For his first film, Richard Jefferies worked on Writer and producer Nico Mastorakis BLOODTIDE. Mastorakis was famous for Island of Death, The Zero Boys and others, saw the potential in a Greek set horror movie. Jefferies, who would work on a series of interesting films and even rewrite films like Tron Legacy, jumped at the chance to direct. Then see the talent that came on board. As is touted by the advertising team, Oscar winners James Earl Jones (He deserved one but was given an honorary nod), Jose Ferrer (who did win one competitivly for Cyrano de Bergerac in 1950) and Lila Kedrova ( she won for Zorba the Greek) it all builds for a rather interesting ride.
Neil Grice (Martin Kove ) and his wife Sherry (Mary Louise Weller) visit a Greek island to see a family member. There Frye (Jones) a diver and treasure hunter is plying his trade. He takes night time trips to the site of a ancient under water ruin. He accidentally exposes a temple which houses a monster from the deep to the world. This monster wants the flesh of virgins and the island is full of them!
There is a sense, throughout many Greek Horror films submerged in the period of BLOODTIDE, that the world is under attack. The past is a dangerous place. The present is revolutionary. Sexual, satanic and sun drenched. Maybe reflective of the unhappy marriage of legend and the empires of a former civilisation, the films of the period delight in anger and locals calling time on the present. BLOODTIDE is no exception but it is more. A subtle and clever horror film that has riffed off of Hollywood blockbusters and classics. Well directed, filmed and edited. Now with a cast as it has, you expect this. But the whole works together into a demonically disturbed feast. Think RAWHEAD REX but not terrible. It also tops out the other films of the period, which are on the whole awful (Video nasty ISLAND OF DEATH being a perverse fave).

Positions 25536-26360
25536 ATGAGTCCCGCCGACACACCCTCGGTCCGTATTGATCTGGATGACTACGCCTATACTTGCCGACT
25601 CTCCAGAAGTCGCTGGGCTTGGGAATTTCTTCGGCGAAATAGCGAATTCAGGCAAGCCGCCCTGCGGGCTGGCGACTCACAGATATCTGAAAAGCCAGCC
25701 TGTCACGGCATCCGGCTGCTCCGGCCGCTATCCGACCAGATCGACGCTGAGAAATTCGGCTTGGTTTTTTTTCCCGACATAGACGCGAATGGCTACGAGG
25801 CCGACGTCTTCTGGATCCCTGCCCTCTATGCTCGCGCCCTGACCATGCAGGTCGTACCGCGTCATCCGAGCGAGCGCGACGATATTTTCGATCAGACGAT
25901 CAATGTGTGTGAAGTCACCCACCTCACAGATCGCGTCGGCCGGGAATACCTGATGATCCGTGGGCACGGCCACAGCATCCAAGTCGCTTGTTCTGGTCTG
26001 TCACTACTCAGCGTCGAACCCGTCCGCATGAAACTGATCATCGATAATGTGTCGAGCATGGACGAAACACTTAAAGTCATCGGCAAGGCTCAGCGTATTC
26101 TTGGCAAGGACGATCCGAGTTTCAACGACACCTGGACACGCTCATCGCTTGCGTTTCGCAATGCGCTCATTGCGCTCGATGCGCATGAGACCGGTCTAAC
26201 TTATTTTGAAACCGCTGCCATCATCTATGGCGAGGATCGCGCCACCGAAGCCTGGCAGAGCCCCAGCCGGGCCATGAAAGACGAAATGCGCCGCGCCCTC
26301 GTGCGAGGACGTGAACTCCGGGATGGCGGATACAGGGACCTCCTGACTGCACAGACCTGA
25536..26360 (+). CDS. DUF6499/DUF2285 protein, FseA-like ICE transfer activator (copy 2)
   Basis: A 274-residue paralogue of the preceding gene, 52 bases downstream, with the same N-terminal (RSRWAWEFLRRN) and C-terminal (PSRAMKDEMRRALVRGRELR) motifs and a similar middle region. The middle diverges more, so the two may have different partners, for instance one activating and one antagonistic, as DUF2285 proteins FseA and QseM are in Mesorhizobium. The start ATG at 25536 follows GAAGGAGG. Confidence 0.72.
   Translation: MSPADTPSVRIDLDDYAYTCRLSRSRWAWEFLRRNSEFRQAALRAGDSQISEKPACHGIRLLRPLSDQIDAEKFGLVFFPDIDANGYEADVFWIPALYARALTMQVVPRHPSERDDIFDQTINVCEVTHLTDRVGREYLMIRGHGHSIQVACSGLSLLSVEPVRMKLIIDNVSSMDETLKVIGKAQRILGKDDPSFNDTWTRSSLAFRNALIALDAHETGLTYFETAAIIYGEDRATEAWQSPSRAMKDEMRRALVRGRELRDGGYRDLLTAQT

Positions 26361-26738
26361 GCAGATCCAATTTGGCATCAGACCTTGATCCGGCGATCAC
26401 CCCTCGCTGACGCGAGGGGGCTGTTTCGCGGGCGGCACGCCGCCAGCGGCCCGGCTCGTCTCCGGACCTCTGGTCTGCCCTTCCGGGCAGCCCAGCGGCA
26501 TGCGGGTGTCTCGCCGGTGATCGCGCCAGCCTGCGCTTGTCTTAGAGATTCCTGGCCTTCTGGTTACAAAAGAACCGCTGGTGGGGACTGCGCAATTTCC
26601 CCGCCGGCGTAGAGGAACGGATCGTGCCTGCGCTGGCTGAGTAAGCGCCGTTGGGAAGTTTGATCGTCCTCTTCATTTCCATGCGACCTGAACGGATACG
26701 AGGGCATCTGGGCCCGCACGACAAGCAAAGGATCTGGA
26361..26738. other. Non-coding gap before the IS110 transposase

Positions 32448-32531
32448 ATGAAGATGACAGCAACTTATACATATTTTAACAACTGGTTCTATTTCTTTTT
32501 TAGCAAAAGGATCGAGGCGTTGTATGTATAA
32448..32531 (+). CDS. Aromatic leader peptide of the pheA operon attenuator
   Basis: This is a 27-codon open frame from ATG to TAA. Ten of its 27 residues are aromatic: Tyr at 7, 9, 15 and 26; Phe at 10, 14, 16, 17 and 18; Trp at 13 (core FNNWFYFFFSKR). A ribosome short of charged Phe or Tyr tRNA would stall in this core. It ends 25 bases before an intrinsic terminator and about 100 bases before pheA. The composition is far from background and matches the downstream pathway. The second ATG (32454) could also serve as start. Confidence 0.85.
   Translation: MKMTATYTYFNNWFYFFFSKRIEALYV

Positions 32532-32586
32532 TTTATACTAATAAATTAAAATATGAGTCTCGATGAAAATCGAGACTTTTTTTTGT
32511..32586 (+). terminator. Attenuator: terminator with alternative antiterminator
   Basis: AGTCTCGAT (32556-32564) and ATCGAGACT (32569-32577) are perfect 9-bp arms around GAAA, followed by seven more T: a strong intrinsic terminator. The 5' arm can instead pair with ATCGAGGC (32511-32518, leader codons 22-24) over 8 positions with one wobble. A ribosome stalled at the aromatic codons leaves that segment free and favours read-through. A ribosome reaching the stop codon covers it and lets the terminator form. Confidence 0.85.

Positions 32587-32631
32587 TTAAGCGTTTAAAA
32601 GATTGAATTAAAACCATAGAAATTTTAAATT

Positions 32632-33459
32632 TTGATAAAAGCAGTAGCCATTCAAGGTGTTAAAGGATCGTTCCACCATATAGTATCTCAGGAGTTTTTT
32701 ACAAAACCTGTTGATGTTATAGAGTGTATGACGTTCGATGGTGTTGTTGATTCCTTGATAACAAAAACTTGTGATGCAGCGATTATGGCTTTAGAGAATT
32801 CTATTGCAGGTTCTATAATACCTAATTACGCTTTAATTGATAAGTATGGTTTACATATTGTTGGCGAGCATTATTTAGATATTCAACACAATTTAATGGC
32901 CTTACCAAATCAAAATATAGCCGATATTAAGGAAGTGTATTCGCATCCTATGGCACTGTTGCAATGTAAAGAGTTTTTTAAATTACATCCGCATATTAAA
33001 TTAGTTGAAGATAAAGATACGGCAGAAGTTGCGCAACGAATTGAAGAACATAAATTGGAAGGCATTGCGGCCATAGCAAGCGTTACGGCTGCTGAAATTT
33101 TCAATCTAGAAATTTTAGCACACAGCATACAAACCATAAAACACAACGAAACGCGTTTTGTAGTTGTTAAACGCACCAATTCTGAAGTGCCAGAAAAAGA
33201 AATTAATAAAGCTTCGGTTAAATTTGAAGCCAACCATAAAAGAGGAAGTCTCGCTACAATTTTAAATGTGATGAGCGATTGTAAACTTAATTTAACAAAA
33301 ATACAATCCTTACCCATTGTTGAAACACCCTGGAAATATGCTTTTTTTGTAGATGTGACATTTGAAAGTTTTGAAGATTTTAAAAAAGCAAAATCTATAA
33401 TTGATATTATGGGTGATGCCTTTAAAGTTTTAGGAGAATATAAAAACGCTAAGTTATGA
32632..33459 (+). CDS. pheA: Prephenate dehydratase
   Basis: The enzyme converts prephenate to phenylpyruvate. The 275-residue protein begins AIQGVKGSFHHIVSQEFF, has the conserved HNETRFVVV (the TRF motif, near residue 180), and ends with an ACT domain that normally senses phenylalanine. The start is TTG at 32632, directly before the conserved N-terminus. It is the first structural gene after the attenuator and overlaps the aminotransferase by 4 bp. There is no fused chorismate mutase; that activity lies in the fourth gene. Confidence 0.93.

The public domain versions (which should not have been) have been exorcised and the version on our screens is a 4K scan that makes the bright light tame and the dark, black. The sea has depth and the soft focus faces can be seen, clear as day. We knew it would be so and it is very good.
Richard Jefferies commentary is the highlight of an otherwise unbalanced disc. Jefferies dilutes his style and direction. He talks frame, scene and build up. Film makers would benefit from a listen. Fans probably only for the tidbbits. Nico says nothing and to be fair its not for him not wanting to. Its more the questions and the time.
SPECIAL EDITION CONTENTS
- Brand new restoration from a 4K scan of the original camera negative
- High Definition Blu-ray (1080p) presentation
- Original uncompressed mono audio
- Optional English subtitles for the deaf and hard of hearing
- Brand new audio commentary with director/co-writer Richard Jefferies
- Newly-filmed interview with producer/co-writer Nico Mastorakis
- Reversible sleeve featuring original and newly commissioned artwork by Graham Humphreys
FIRST PRESSING ONLY: Collector’s booklet featuring new writing on the film by Mike Gingold